If you define a constructor that receives parameters, or a copy constructor, then the compiler won’t generate a default constructor.
If your class has parameter-receiving constructors like
MyClass(int i), or a user-defined copy-constructor, that indicates you’re doing trickery at construction (because otherwise, you’d be fine with the compiler-generated default behavior). Therefore, the compiler won’t generate a default
MyClass(), in order to guarantee there’s no code paths that don’t apply your trickery. Note that if you define a constructor, the compiler will still generate a default copy constructor.
If you’re going to subclass, override the destructor and make it virtual.
Imagine a game architecture where all renderable objects extend from a
IRenderable base class that contains a
virtual void Render() function. A derived class such as
PlayerCharacter will inherit from
IRenderable and override
Render() with its render code. The game just keeps a list of
IRenderable* pointers — one of which will be a pointer to our
PlayerCharacter object, typecast as an
IRenderable — and it burns through the list calling
Render() on every entry in order to draw the scene.
Now, when the game is done, it will
delete every item in its
IRenderable* list, thus calling their destructors. However, based on our definition of the default destructor, this will only call the
~IRenderable() destructor and the destructors of base classes of
IRenderable. The derived class,
PlayerCharacter, will never get its destructor called, since we only deleted an
IRenderable — we didn’t know we were looking at a
PlayerCharacter to delete.
This is called slicing — we don’t destroy the full
PlayerCharacter class, we destroy a slice of it (the parts that are contained in its
IRenderable base class).
To solve this problem, declare a
virtual ~IRenderable() destructor. This will override the compiler-generated default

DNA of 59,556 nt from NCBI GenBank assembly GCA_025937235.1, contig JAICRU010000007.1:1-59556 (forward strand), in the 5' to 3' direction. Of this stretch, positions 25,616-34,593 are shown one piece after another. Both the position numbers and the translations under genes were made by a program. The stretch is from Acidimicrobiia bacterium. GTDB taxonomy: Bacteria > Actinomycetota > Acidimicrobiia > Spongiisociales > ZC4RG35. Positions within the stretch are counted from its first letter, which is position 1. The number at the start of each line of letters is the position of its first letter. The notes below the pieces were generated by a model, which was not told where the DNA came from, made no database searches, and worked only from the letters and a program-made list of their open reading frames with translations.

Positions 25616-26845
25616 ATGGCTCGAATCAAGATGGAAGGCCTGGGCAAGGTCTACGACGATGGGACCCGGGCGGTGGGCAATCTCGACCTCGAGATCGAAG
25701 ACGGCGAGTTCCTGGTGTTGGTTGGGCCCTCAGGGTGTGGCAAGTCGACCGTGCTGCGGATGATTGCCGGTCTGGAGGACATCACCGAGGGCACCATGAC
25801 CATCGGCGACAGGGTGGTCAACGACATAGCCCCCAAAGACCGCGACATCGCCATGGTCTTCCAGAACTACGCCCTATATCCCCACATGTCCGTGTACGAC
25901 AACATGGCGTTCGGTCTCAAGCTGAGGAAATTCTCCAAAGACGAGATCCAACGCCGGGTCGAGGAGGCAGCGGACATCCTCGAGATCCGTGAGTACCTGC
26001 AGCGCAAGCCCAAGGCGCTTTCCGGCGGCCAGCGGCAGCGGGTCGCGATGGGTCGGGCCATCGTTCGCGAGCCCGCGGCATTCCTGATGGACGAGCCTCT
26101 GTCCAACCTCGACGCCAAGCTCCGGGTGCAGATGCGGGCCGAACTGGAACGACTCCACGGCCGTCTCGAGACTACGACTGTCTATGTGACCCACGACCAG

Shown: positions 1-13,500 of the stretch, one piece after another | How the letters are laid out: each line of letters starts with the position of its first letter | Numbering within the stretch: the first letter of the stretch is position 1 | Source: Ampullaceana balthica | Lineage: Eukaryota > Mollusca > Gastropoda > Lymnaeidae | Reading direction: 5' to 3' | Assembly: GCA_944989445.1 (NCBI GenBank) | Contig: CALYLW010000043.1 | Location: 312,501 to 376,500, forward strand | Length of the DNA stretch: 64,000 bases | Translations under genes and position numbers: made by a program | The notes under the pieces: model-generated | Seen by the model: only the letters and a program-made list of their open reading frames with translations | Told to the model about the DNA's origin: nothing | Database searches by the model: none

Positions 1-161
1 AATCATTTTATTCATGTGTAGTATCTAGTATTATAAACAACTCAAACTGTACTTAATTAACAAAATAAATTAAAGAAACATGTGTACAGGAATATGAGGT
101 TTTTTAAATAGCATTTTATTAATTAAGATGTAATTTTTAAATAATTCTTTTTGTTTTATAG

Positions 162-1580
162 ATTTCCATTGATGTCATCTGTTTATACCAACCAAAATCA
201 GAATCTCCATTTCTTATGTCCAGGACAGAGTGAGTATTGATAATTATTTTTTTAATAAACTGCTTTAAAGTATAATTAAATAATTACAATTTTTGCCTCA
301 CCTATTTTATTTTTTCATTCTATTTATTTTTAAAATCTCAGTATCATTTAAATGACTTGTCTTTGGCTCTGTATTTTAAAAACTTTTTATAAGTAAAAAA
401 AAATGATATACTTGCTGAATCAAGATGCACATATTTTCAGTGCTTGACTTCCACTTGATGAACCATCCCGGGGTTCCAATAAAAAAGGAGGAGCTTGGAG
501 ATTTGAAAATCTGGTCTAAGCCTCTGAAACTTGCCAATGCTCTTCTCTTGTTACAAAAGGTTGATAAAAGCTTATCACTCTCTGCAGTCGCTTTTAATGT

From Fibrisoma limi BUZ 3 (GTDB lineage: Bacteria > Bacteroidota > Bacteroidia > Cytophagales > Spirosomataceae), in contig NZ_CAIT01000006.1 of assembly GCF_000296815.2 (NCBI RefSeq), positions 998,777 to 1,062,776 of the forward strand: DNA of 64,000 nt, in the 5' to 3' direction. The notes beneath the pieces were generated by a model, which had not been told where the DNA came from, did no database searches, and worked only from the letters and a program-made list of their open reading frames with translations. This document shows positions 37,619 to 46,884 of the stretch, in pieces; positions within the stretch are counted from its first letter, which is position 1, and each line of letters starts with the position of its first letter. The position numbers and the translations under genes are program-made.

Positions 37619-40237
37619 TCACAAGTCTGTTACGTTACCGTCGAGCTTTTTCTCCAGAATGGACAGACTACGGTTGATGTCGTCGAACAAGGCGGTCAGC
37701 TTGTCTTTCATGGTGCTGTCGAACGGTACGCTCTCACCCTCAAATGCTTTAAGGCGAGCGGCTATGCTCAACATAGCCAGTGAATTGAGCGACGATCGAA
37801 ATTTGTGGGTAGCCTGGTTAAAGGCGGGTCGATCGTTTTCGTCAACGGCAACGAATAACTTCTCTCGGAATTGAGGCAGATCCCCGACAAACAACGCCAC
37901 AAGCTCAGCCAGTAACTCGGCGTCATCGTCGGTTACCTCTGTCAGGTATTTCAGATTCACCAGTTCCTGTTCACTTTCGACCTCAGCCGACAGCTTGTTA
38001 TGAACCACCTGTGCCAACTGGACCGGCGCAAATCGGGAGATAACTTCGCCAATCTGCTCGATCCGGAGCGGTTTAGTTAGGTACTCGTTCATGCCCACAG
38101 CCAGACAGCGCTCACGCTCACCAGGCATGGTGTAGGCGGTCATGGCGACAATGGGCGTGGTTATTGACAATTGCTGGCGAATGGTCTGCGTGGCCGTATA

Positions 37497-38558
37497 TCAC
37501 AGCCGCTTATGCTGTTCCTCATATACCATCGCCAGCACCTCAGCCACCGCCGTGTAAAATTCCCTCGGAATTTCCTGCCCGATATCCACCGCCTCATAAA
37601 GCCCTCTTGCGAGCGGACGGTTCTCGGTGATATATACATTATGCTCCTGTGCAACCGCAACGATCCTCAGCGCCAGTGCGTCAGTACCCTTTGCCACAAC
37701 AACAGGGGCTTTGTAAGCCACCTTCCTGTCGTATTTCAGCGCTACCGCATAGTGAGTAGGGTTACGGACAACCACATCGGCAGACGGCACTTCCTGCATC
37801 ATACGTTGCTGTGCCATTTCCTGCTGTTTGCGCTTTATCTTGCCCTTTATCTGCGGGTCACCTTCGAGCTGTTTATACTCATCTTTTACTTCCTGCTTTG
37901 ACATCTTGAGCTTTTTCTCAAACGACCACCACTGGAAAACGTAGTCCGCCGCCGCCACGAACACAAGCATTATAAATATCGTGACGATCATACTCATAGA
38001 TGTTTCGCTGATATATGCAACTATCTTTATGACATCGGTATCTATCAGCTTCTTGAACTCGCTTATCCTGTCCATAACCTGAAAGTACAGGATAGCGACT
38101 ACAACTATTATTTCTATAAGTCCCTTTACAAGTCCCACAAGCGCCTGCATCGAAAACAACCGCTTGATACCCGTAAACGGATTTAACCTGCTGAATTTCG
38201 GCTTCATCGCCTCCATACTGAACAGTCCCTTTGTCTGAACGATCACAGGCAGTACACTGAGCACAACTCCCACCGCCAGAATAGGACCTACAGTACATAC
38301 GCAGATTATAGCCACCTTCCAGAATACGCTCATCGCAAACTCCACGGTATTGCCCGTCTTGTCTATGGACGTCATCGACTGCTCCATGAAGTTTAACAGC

~IRenderable(). Then, when you delete an
IRenderable*, by the magic of virtual functions, you’ll actually call the destructor of the
PlayerCharacter subclass. Thus, you get to delete all the data held by
PlayerCharacter, not just the slice of it contained within
If you need to override one of the compiler-generated destructor, copy constructor, or copy assignment-er, then you should override all three.
This is known as the “Rule of Three”: if the default compiler-generated behavior for one of these three behaviors isn’t good enough, the default behavior for the other two probably isn’t good either.
Most likely, if you’re overriding one of these three functions, you’re overriding the destructor to
delete some pointers that you
new‘ed at some point in your object’s lifetime. I’ve already written a whole lot about why compiler-generated copy constructors are bad if you have pointers that get deleted in your destructor — in summary, a copy of a class will point to the exact same data, and when the copy dies, the data dies with it, even if the copied class still needs it.
So, it’s a pretty firm rule that you should override the copy constructor and copy assignment-er if you override the destructor. However, it’s not necessarily true that if you override one of the copy constructor or copy assignment-er, you need to override the other two. Having only one of them overridden is a “bad smell” — it indicates that you should carefully check your logic. Just make sure that your logic is correct, and you’ll be fine.
IN CONCLUSION: That’s 1000 words on behaviors that the compiler gives you for free. C++ is scary, man.